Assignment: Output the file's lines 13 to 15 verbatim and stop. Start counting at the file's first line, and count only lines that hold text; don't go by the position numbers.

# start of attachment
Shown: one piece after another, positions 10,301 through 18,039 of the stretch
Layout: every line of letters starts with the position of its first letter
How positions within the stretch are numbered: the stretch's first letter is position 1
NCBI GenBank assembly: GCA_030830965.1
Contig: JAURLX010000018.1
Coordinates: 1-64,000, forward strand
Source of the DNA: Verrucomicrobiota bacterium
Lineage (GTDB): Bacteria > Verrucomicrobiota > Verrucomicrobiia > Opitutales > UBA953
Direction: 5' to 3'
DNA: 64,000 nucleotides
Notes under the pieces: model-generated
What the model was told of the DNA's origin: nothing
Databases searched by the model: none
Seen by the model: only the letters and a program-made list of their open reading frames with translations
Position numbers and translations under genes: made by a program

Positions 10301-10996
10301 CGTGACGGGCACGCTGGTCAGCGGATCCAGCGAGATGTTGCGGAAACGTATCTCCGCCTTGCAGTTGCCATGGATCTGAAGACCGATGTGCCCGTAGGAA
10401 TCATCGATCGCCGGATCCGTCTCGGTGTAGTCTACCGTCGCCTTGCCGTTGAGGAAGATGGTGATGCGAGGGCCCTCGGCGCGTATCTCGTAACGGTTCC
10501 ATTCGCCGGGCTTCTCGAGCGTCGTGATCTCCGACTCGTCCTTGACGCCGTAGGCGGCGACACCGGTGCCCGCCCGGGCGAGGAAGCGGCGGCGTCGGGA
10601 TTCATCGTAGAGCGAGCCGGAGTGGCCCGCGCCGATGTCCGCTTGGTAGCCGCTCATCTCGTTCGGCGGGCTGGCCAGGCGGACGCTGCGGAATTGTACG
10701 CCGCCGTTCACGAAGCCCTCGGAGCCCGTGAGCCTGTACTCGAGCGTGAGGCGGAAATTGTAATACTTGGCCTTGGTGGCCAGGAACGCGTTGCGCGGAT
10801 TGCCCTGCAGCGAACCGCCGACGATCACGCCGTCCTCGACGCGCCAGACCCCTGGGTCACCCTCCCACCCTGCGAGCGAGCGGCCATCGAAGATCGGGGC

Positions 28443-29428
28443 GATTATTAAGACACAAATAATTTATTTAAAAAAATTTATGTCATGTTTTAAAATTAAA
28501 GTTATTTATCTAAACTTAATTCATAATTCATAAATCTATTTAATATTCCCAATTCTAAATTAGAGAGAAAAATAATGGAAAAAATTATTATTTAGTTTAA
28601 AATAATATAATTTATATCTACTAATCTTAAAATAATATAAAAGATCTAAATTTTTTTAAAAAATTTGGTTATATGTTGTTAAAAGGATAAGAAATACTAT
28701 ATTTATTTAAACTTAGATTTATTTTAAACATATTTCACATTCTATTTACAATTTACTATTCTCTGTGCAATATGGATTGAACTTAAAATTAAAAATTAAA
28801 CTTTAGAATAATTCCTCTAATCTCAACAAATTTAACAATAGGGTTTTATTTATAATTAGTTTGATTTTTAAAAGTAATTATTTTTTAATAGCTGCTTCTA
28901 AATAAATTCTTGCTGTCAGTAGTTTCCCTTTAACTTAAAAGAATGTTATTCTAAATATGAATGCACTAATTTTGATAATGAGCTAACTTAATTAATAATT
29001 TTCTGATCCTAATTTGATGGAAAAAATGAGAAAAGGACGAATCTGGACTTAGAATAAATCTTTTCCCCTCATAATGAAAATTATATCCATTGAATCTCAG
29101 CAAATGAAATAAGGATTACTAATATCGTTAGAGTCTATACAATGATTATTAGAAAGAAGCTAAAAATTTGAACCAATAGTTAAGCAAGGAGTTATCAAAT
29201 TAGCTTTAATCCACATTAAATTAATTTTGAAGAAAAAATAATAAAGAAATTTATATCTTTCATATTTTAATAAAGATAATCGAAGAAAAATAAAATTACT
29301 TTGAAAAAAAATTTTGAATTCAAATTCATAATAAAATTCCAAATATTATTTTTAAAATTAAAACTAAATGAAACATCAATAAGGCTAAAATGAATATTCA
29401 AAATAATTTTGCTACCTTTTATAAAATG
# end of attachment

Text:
Databases searched by the model: none
Seen by the model: only the letters and a program-made list of their open reading frames with translations
Position numbers and translations under genes: made by a program